For Poles, Christmas Eve is a night of magic when animals are said to talk and people have the power to predict the future. It’s a time for families to gather and reconcile any differences, and to remember loved ones who have gone before them.
Wigilia (vee-GEEL-yah), which literally means "vigil," or waiting for the birth of Baby Jesus, is considered more important than Christmas Day itself.
Wigilia is a meatless meal because, years ago, Roman Catholics fasted for the four weeks of Advent, including Christmas Eve. In the past there were thirteen main dishes (representing the Apostles and Christ), but, these days, many families have replaced this tradition with a twelve-fruit compote for dessert.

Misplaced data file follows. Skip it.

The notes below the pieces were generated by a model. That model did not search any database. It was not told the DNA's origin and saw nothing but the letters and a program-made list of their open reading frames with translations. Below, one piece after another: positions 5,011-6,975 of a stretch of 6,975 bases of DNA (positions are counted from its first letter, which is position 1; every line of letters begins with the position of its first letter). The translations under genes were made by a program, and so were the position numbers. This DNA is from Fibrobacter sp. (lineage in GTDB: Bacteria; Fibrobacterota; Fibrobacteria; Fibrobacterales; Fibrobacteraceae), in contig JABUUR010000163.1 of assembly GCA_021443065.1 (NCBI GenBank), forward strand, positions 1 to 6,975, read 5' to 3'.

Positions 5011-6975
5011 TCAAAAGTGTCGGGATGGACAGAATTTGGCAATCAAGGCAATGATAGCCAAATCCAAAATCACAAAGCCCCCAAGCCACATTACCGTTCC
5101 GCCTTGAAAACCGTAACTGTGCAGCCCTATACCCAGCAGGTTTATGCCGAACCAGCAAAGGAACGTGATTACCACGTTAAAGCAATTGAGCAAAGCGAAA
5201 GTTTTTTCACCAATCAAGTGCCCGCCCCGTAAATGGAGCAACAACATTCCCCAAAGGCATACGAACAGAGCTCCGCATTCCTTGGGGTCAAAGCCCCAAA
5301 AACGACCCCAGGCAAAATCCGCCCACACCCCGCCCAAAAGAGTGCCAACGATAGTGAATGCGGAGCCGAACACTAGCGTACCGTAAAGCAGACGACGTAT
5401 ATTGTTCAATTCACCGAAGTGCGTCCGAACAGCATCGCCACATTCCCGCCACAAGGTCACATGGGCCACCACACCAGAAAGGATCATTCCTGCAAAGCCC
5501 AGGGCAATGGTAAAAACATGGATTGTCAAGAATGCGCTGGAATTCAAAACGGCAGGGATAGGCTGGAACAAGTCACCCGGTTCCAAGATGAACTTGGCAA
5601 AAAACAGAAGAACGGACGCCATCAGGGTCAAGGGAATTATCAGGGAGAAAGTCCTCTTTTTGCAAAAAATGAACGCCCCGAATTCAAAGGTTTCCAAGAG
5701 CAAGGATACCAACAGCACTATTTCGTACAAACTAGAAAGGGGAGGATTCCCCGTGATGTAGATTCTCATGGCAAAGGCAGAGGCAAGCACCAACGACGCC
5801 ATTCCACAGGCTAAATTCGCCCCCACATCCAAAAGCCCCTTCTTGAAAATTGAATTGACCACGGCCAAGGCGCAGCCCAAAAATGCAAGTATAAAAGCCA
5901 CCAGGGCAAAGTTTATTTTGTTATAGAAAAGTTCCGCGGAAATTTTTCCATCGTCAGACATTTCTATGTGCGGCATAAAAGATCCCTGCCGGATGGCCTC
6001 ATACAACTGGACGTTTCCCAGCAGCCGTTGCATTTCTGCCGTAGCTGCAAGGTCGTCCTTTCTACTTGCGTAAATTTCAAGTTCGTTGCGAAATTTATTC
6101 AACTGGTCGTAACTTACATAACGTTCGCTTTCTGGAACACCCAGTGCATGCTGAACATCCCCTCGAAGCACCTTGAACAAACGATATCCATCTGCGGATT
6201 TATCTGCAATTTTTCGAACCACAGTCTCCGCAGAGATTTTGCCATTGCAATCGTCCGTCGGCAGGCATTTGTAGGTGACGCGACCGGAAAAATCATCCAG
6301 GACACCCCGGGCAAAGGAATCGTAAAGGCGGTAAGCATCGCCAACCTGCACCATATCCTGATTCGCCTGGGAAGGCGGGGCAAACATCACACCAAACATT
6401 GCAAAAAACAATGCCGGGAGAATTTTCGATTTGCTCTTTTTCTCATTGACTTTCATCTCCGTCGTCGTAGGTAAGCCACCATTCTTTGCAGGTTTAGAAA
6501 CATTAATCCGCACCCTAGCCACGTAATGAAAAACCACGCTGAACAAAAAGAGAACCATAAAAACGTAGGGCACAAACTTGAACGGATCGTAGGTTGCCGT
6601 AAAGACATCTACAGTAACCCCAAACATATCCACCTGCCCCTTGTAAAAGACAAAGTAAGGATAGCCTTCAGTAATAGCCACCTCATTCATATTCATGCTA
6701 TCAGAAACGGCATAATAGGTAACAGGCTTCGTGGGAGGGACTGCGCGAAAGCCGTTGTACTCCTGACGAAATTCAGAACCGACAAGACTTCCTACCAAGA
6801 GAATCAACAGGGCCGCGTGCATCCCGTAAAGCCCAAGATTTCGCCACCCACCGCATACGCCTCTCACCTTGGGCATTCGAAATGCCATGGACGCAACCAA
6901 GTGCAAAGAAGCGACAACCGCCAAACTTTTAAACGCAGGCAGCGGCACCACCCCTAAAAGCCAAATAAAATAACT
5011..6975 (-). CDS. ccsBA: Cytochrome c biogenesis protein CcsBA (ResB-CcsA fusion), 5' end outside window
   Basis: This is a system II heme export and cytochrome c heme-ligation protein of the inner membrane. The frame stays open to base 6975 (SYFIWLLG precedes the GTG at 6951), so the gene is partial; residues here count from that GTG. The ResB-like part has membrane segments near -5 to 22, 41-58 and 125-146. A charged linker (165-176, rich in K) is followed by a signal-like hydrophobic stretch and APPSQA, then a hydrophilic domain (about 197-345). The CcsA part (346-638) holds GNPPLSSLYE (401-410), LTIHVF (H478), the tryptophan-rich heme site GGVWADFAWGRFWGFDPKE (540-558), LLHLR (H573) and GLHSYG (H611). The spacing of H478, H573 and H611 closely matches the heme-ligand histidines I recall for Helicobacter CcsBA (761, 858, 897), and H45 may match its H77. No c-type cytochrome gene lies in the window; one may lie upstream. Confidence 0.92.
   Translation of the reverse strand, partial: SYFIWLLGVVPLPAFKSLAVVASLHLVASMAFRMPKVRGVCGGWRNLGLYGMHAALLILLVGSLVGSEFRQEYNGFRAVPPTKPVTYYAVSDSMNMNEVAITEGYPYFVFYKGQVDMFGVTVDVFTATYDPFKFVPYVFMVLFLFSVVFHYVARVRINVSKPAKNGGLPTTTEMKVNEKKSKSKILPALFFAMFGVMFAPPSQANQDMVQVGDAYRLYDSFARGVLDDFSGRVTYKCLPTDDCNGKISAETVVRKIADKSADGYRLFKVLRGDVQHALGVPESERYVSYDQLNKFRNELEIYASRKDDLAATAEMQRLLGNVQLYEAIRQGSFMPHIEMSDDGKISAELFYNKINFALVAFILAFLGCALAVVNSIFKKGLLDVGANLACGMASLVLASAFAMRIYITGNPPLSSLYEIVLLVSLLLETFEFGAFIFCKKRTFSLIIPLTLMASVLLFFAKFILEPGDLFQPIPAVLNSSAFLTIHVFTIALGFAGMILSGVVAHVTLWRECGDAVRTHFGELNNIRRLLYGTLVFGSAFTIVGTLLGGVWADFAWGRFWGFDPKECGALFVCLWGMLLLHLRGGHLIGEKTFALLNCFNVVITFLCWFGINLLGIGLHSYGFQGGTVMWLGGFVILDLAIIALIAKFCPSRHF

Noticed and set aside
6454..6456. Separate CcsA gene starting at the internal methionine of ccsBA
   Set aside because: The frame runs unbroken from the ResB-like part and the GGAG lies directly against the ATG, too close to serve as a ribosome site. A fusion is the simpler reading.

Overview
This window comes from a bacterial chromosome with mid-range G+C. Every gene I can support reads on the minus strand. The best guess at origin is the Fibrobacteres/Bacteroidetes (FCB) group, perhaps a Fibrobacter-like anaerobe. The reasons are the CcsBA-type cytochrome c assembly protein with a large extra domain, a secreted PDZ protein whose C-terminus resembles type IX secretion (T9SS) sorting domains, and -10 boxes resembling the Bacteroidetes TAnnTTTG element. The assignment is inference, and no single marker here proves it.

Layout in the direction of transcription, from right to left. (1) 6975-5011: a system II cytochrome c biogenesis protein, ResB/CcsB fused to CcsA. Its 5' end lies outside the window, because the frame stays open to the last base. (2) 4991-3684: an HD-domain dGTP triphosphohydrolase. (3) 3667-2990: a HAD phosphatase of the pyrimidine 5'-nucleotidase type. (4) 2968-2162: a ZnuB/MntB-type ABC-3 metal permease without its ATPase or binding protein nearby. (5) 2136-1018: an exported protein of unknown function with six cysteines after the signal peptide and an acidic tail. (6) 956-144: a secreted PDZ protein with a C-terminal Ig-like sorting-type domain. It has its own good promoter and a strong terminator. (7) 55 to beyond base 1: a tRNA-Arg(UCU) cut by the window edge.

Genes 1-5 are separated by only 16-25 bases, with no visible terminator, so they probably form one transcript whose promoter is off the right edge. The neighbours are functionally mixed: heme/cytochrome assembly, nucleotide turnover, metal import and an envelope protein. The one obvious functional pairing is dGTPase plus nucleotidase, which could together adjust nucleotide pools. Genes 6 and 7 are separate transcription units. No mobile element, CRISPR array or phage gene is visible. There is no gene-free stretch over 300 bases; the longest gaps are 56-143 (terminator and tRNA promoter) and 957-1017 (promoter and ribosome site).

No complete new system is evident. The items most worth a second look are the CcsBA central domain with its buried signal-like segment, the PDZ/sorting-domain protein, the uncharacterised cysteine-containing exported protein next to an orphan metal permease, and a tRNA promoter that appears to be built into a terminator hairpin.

The foods are to represent the four corners of the earth -- mushrooms from the forest, grain from the fields, fruit from the orchards, and fish from the lakes and sea.
Meals vary from family to family but usually include a special soup followed by many elegant fish preparations, vegetables, and pierogi.